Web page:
5 pros share their secret swimbait tricks for slamming summer walleye, bass & trout


Pro angler Jeff Gustafson catches hundreds of summer walleye on swimbaits



Pro angler Jeff Gustafson who, in 2023, became the first Canadian to win Bassmaster Classic, lives in northwestern Ontario, where he splits his time between guiding and fishing with his wife, Shelby.

One of his favourite summertime walleye presentations is a swimbait. Gustafson says he fishes it with confidence because the local walleye feed on crayfish, shiners and perch, and a swimbait imitates all of those. “I catch hundreds of walleye a year on them,” he says of swimbaits. “Find the fish and you’ll catch them.”


Some of Gustafson’s top spots for throwing swimbaits are small, windblown coves, which create mud lines that walleye use for cover to ambush prey. He also targets sand bottoms under calm skies, and the edges and fishable clumps of coontail and cabbage weeds, the latter using his Humminbird Mega 360 Imaging unit. “I watch for weeds, rock piles and bait on the screen, giving me an excellent idea of where I can make high-percentage casts,” he says.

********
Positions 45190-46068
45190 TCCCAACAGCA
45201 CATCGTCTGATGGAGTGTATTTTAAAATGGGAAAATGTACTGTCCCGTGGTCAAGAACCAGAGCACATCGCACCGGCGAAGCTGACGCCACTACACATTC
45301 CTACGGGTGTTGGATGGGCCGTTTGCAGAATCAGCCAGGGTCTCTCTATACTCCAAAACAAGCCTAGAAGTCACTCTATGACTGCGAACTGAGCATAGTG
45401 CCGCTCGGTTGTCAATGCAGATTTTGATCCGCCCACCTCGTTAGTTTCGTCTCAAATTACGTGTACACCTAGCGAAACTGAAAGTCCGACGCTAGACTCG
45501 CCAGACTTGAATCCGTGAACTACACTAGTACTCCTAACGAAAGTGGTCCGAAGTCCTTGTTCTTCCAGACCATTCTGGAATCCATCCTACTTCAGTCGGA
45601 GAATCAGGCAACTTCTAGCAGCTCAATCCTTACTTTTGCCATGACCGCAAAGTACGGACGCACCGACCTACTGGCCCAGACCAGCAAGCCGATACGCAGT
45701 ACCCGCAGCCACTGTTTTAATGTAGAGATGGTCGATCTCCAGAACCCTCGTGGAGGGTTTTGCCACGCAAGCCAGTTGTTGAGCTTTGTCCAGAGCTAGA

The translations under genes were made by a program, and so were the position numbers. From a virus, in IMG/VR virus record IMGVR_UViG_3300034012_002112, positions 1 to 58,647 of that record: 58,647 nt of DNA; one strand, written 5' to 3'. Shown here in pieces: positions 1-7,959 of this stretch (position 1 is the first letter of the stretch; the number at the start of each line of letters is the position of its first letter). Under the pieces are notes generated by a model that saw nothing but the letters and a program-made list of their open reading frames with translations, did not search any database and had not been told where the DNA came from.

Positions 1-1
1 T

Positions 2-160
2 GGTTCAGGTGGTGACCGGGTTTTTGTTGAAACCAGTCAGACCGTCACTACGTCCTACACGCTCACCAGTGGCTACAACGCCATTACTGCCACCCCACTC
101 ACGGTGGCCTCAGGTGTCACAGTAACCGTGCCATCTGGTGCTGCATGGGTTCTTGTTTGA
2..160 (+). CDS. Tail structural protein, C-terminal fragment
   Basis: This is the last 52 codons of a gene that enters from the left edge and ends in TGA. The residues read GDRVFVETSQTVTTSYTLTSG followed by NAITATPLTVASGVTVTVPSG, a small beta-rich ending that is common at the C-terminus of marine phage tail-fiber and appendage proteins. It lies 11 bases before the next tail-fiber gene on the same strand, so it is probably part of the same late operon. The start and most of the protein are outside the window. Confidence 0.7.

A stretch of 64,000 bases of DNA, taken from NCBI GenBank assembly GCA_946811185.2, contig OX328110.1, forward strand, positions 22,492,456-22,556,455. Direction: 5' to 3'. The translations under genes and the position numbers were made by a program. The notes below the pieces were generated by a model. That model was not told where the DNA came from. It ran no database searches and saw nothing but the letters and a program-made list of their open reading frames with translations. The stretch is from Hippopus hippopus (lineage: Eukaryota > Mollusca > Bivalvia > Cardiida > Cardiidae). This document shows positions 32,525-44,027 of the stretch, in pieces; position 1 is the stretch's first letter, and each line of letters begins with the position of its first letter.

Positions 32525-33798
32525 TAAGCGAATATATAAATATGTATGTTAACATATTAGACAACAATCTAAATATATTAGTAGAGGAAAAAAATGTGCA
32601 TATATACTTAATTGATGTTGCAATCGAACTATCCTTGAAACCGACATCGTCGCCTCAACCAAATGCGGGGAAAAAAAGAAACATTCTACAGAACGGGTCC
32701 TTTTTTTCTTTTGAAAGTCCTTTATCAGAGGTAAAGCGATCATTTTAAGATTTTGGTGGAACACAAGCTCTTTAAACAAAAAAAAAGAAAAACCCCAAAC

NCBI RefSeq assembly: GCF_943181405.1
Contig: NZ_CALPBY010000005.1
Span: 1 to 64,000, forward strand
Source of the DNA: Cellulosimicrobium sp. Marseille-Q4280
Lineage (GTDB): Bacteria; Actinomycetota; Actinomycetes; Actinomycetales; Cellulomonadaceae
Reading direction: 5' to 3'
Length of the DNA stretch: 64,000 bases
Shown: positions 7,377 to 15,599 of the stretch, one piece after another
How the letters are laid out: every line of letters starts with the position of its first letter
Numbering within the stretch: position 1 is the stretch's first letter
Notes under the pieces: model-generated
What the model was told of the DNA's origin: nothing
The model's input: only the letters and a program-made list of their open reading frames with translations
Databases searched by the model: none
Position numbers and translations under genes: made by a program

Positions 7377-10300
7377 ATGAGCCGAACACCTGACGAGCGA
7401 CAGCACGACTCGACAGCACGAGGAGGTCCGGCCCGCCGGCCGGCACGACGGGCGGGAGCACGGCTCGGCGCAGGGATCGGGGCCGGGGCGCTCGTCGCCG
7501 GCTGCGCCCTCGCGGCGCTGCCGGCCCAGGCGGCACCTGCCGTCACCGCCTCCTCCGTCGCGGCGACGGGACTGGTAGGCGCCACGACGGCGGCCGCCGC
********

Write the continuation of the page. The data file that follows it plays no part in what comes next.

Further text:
For summer walleye, Gustafson likes a Northland Slurp! jig with a Z-man MinnowZ

Gustafson fishes only one swimbait, a three-inch Z-Man MinnowZ in either pearl, smelt or green lantern. In fact, he prefers this artificial bait to live minnows because the stretchy plastic is resistant to tearing, meaning he loses fewer baits and spends less time rigging. He pins the soft-plastics to Northland Slurp! or Z-Man Finesse EyeZ jigs. Usually, a ¼-ounce jig gets the nod in four to 10 feet of water, while a ⅜-ounce jig is best for deeper water or heavy current.

To find fish, Gustafson uses a steady retrieve. “Many walleye stay shallow to eat,” he says. “Keep moving around until you get bites.” After making contact, he’ll slow down, keeping his bait hovering just above bottom. Where there’s one walleye, he says, more fish will often be nearby.